• Support organizations that are in a position to make a difference. When you find an one that is doing a good job on the front lines, contribute to their cause so they can continue on.
  • Be willing to step into the gap. If you suspect someone is being held against his or her will, call the Department of Justice hotline: 1-888-428-7581. Or you can call 911.

My review:
Once I started this book, I had a really hard time putting it down.  The plot was quick to pull me and interest me.  I just had to know what was going to happen next.  I also appreciated learning more about what is going on around me and what I can do about it.

Thank you Kathy Carlton Willis Communications for the free copy of the book to review!


DeeDee said...

Hey Cathy!
Thanks for visiting with me again today...
Life has just really been so busy lately :)

I too have a book from Thomas Nelson that I need to review- but I haven't had the time to finish it yet. LOL

Sweet Blessings to you!

PJ said...

Hey cathey! There's no hurry on the books. I know you'll get them to me. We'll be leaving on the 17th of this month for a week in Branson, so the post office will be holding our mail. If you want to wait til after the 23 (we will be back then) to mail them it's fine. Otherwise they'll just end up sitting in the post office if they don't get here before. I'm looking forward to reading them, and you are a blessing for allowing me the opportunity. I still find it hard to believe (although I know it's true) that human beings are still as barbaric as way back when. It is so sad. It makes me cry when I hear about the sweat shops and slavery in the other countries. When I was a young girl, I remember my family having a maid ( I use this word because back then she did a lot more than just clean house. She was more like Hazel on the tv series. I remember her cooking, cleaning giving me a bath (I was very little 2-4 years old). I remember her braiding my hair and washing it with bath soap because that's what she was used to using on her own daughter's hair. (That's all she could afford. Of course, I don't remember what he paid her back then, but even in the 70's he paid his "housekeeper" about 5.00 a day. I'm ashamed to admit it, but she seemed happy with it. She came from across the border and back then, 5.00 would buy quite a bit over in Mexico back then. At least that's how I remember it. I'm still rather ashamed that my family would take advantage of people like that, but I can't do anything about that now. Boy! I didn't mean to rattle on. Anyway, thanks for stopping by my blog and letting me know about the books. I'm kind of slow about doing stuff like that myself. I'm always lecturing my husband about priorities, so I understand.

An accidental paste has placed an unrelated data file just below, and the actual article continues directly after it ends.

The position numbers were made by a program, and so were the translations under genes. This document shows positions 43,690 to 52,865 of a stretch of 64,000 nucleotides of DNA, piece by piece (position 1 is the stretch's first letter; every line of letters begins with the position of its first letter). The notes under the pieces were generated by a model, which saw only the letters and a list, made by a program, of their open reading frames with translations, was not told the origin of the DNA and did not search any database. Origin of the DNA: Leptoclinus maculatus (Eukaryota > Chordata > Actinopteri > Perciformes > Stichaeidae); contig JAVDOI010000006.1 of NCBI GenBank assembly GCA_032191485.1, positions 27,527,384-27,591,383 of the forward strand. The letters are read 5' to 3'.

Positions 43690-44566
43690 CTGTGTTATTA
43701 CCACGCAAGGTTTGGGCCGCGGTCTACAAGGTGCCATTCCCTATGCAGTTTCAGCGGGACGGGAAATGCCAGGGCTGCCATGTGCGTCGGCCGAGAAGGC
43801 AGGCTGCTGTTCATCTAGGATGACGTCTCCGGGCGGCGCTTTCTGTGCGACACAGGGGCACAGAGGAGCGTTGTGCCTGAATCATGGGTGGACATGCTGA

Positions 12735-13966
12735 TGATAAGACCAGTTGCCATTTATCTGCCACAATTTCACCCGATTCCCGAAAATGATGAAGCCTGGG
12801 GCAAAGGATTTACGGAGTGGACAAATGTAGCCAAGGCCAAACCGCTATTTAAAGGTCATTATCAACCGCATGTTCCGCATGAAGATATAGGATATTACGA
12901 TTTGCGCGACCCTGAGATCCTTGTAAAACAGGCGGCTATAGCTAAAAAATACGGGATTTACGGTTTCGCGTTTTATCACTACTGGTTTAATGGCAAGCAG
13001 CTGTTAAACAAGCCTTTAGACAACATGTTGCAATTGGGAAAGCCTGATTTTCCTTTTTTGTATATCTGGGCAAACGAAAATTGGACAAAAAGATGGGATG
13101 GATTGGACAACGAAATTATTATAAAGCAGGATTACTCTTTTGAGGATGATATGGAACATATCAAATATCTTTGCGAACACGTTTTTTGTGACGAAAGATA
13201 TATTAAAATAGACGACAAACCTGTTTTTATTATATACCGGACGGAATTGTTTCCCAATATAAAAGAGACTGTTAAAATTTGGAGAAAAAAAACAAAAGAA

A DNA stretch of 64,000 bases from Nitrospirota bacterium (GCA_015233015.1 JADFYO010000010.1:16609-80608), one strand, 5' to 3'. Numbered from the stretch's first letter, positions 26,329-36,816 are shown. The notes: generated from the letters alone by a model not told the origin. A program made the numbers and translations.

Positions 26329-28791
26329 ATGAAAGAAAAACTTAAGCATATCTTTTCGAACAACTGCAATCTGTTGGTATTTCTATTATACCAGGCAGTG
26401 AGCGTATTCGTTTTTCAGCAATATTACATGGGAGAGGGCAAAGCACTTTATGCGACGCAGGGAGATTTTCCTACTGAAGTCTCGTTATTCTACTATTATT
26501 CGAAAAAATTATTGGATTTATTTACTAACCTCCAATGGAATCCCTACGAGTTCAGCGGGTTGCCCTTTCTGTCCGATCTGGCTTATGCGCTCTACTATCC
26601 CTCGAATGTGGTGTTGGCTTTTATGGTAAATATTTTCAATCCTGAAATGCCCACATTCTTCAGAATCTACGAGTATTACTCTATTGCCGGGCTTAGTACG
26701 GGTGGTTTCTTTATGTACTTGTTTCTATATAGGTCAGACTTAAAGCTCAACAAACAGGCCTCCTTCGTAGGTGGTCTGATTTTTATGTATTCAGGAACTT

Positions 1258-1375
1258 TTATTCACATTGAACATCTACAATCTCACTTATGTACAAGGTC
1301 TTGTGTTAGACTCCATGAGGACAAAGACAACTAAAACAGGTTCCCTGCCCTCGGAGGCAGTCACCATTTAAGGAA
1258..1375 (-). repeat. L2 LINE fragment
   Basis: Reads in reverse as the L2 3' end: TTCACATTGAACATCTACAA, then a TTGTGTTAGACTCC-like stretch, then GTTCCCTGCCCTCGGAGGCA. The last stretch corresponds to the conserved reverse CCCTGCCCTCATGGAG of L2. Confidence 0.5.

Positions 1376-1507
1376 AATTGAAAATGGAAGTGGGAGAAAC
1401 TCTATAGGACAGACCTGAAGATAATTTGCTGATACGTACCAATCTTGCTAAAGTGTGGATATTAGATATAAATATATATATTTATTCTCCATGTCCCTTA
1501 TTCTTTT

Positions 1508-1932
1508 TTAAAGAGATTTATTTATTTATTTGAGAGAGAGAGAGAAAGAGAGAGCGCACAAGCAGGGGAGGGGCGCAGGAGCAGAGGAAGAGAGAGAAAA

PJ said...

Hey Cathey! This is an addendum to my previous comment. My keys sometime stick on my key board, so I apologize for the lower case C in your name. One of these days I'm gonna learn to proofread before I click publish.

Love ya!